9. PerkyMite

    PerkyMite Thread Starter

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    Hi John,

    I think you hit the "hub" of the problem, I did not wire it up :confused:. Now I need a "rout(er)* to "switch" all computers on :D:D

    A bit of basics again here I am afraid:

    If the orange "router" is a wireless device why do I need to attach the Belkin Wireless/Ethernet Bridge to it? Why can I not just place Wireless APs in all the computers and work to that Router?

    Thanks

    Perky
     
  10. JohnWill

    JohnWill Retired Moderator

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    Is the Orange router a wireless router? If so, you don't need the Belkin bridge, I missed that part of the description. You also don't need another router, you already have one.
     
  11. PerkyMite

    PerkyMite Thread Starter

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    Hi John,

    Yes, it definitely is a Wireless Modem. Orange Livebox EA50 model DV-4210-WU (The only link I can find on this is http://www.orange.co.uk/time/livebox/ ) In the FAQ it says you should not connect more than 6 devices to it. So although it does not say “router” in the description it is, correct?

    It has been one of the things I have struggled to understand. By putting in the Wireless/Ethernet Bridge did that shut down the Orange “router” Wireless capability or were they both broadcasting? They are situated within 3 feet of each other. (See previous posting for the set up).

    Perhaps you can understand why a novice is so puzzled. It would help me a great deal if you could explain how this worked.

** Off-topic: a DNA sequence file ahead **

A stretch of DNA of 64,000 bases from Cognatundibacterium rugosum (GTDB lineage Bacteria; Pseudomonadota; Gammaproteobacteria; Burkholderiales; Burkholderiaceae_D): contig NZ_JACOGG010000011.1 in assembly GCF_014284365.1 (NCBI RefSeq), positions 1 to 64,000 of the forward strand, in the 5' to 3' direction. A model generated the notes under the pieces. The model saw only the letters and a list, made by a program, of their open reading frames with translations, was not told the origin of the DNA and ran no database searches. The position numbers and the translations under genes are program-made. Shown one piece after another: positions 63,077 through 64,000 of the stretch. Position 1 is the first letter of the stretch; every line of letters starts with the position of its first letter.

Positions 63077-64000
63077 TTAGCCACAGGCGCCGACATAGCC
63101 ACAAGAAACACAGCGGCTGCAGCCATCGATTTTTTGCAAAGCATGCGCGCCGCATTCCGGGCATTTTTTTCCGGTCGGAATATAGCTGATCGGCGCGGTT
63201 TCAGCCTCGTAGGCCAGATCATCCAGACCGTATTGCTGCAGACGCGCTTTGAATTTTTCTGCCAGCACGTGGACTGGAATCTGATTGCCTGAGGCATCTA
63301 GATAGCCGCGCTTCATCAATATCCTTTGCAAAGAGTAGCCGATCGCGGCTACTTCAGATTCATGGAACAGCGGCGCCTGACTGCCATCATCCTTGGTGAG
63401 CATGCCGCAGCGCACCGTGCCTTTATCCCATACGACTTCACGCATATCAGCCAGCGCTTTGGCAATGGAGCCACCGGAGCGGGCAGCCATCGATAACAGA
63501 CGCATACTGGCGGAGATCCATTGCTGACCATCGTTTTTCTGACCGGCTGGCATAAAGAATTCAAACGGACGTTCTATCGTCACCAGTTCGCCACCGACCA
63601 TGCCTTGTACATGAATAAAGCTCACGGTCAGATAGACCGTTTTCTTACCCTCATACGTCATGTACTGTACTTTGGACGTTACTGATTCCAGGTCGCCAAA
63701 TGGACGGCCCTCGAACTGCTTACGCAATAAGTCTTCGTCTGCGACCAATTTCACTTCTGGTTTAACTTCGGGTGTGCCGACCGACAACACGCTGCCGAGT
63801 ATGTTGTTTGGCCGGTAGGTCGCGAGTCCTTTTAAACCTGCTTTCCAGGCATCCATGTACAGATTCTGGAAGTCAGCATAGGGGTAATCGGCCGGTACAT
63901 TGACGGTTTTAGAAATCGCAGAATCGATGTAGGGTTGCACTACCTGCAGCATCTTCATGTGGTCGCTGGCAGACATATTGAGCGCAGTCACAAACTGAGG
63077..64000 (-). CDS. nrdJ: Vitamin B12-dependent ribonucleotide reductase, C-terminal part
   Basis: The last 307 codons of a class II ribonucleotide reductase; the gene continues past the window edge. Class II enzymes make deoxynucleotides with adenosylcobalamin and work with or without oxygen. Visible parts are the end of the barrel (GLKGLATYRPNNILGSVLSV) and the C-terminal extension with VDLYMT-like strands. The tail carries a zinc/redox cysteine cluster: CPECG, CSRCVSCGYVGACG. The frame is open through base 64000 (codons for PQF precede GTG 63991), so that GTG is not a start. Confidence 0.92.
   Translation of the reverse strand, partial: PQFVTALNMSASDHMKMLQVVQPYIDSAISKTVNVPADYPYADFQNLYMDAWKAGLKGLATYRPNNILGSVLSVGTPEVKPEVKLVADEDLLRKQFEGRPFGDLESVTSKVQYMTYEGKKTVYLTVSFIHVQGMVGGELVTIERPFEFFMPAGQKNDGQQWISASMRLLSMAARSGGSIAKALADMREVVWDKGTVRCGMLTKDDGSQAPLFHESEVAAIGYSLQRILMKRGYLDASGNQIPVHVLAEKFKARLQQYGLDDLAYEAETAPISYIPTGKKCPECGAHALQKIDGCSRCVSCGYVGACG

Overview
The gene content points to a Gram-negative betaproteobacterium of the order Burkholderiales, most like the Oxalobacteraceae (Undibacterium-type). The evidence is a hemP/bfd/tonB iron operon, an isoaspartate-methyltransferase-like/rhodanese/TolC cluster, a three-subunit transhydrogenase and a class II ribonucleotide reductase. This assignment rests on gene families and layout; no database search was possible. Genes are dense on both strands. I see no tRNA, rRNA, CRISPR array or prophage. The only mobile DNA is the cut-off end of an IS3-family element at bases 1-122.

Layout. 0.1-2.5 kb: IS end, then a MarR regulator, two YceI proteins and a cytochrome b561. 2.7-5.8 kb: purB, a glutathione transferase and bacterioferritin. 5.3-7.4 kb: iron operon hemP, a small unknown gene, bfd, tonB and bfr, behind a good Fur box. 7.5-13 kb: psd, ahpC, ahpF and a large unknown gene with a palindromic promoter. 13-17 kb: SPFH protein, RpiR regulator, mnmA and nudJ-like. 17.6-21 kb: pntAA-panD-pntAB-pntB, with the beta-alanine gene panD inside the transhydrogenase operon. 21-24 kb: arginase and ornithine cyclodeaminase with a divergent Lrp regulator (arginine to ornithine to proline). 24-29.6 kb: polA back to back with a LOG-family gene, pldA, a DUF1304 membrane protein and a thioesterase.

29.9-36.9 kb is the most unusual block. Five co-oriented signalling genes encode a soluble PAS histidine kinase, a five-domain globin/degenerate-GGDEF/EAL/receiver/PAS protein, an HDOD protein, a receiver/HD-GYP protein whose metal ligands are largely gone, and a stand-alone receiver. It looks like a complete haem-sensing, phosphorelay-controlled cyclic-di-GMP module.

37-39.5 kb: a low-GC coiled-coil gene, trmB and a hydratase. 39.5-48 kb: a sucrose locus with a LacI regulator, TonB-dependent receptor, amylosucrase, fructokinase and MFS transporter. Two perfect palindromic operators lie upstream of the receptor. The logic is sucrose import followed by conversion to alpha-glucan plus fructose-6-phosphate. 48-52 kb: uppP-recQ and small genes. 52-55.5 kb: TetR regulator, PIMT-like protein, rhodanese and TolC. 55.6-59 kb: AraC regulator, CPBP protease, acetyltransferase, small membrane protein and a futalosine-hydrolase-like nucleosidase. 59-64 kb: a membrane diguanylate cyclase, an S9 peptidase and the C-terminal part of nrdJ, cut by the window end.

12. JohnWill

    JohnWill Retired Moderator

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    It is a router, if it were not, it would not supply private IP addresses. A diagram of how all of this is connected would be real useful here. I see no reason that one computer should be configured so that the whole network depends on it.

    I think I need to see the following from each of the computers on the network, perhaps that will shed some light on it.



    Hold the Windows key and press R, then type CMD to open a command prompt:

    In the command prompt window that opens, type type the following commands, one at a time, followed by the Enter key:

    Note that there is a space before the -n or the /ALL, but there is NOT a space after the - or / in the following commands.

    NBTSTAT -n

    IPCONFIG /ALL

    Right click in the command window and choose Select All, then hit Enter.
    Paste the results in a message here.

    If you are on a machine with no network connection, use a floppy, USB disk, or a CD-RW disk to transfer a text file with the information to allow pasting it here.
     
  13. PerkyMite

    PerkyMite Thread Starter

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    Hi John I think the attachement should show you it all - opps did not seem to work. have to try again
     
  14. PerkyMite

    PerkyMite Thread Starter

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    Hi John still sorting the information you wanted out.

    In the meantime could you answer this for me:

    Could you explain how the Orange Wireless Router and the Belkin Wireless/Ethernet Bridge work together?

    Do they both broadcast the network name or does one supersede the other?

    If I connect a computer up to the network, by wireless AP, does it work to the Orange wirless router or the Belkin Bridge?

    Reading John Ross's book "The book of Wireless" 2nd edition - superb book.
     
  15. JohnWill

    JohnWill Retired Moderator

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    They would be on different channels, other than being on the same subnet, they don't really "work together". You'll still disconnect and reconnect to transition between the two wireless devices.

    I have had up to four wireless routers or AP's running here, you just get a choice of places to connect. :)